This page demonstrates my work with OpenGL shaders. This was spread across two modules in my third year at De Montfort University.
Source code is currently pending for both modules.

Module One: Shader Programming

Assignment one was purely a lighting assignment, demonstrated in the video below. This begins with simple lighting, with a Blinn-Phong reflection model and TBN normal mapping, plus specular mapping. These all give the otherwise flat, 2D textures a very realistic 3D appearance. The scene contains point lights, spot lights (including a torch-style spotlight attached to the camera), and a directional scene light. There are also simple shadows being cast by the directional light.

I then expanded further, implementing a number of post-processing shaders controlled via hotkeys. These are demonstrated in order, showing greyscale, colour inversion, night vision (green filter), a filter which only allows vertices above a certain light level to render, blur, and finally glow.
This project achieved a final grade of 75.
Source code is available on GitHub: This must be run as Debug x86; 64-bit is not supported due to the initial provided project not having support.

Module Two: Advanced Shader Programming

This module focused more on the shader pipeline, and introduced tessellation control/evaluation shaders, geometry shaders, and compute shaders, as well as some more shader techniques.
In the video example below, the camera flies through procedurally generated terrain with water. The terrain is generated as a heightmap from a compute shader, which utilises Perlin noise. The noise algorithm takes the camera’s current position, which allows the terrain to be generated infinitely with periodic updates based on the movement of the camera in order to keep good performance. This then additionally uses distant-dependent tessellation to add more details on closer objects, allowing a high render distance.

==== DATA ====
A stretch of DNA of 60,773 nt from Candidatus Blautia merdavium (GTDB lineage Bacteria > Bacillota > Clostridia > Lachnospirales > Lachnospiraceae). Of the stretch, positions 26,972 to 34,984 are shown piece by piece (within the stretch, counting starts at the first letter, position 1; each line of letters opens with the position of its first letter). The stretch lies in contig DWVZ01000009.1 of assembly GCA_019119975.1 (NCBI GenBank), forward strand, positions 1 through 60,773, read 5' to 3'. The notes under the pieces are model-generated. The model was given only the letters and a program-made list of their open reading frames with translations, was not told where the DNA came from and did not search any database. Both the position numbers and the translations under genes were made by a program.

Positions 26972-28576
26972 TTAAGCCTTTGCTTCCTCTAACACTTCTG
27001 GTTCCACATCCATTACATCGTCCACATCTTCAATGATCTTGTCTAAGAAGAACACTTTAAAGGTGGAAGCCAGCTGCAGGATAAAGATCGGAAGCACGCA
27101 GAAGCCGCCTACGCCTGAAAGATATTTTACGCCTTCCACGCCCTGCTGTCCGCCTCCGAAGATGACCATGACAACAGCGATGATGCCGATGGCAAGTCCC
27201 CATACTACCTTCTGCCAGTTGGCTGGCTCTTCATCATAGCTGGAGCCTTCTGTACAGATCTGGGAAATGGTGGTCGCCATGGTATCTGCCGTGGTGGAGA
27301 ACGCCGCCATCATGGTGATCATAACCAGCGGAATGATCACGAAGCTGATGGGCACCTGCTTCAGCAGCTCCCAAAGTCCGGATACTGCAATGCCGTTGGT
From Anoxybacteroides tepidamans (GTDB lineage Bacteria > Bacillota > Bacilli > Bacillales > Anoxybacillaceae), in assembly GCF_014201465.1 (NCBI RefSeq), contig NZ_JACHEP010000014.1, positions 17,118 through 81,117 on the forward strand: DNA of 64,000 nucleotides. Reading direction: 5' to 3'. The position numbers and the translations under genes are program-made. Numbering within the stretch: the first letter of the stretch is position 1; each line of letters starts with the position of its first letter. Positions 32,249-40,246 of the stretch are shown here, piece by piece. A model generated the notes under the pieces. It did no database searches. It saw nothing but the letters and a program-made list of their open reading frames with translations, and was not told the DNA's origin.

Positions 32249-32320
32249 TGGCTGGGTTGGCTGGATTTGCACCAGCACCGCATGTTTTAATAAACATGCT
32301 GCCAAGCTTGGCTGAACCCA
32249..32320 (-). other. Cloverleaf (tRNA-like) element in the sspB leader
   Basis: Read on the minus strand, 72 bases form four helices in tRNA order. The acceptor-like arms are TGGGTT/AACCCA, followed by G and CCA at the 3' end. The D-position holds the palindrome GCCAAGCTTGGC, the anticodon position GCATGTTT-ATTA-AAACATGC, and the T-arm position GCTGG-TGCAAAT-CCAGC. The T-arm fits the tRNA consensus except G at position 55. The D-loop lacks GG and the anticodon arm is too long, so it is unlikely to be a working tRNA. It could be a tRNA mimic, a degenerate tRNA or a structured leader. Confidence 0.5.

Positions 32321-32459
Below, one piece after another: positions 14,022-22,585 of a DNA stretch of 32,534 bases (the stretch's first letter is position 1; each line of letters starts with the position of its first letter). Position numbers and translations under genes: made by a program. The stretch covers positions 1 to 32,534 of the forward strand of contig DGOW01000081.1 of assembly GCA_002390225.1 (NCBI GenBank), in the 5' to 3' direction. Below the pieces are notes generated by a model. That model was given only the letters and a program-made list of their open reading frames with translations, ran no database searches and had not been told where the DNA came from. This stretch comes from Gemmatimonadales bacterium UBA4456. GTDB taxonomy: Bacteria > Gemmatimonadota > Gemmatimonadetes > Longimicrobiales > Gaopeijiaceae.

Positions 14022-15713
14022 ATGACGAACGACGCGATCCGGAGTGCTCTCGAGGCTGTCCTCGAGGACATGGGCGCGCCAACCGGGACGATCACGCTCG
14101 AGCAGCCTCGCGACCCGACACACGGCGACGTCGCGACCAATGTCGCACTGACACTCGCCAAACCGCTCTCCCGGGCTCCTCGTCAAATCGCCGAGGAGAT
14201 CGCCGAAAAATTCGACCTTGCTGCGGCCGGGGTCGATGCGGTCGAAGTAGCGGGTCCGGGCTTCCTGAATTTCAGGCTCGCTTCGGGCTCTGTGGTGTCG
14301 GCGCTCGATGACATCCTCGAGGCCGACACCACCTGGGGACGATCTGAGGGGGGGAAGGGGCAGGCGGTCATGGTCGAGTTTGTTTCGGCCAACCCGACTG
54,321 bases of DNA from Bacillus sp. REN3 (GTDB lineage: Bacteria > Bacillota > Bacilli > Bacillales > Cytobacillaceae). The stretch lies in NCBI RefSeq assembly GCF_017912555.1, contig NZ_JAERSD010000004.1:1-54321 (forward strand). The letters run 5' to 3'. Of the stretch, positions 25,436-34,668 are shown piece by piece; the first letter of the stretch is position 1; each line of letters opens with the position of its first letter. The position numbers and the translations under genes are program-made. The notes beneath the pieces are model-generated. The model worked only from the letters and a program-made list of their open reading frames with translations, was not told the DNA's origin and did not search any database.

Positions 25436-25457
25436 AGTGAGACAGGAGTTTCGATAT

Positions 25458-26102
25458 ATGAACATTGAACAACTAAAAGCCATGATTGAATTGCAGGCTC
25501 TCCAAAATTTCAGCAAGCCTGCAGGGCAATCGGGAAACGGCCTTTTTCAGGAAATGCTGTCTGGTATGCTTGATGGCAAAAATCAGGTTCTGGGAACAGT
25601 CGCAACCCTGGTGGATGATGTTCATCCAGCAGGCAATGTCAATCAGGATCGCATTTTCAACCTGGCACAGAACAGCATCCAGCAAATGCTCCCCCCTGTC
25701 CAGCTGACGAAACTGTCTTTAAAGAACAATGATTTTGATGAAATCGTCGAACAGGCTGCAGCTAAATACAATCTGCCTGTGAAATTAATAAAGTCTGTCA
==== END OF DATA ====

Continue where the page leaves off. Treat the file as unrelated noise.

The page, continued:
The terrain then has textures applied based on the height, with a muddy appearance under the water, sand around the coast line, and then grass, stone, and finally snow for the highest sections. The terrain additionally uses the same lighting shaders as the previous module, as demonstrated by the blue cube in the video.

Additionally, there is a water plane with reflection and refraction, varied utilising the fresnel effect depending on the camera’s position.
This module achieved a final grade of 83, and the skybox was added post-submission.
Source code is available on GitHub: – as with the previous assignment, this must be run as Debug x86 and 64 bit is not supported.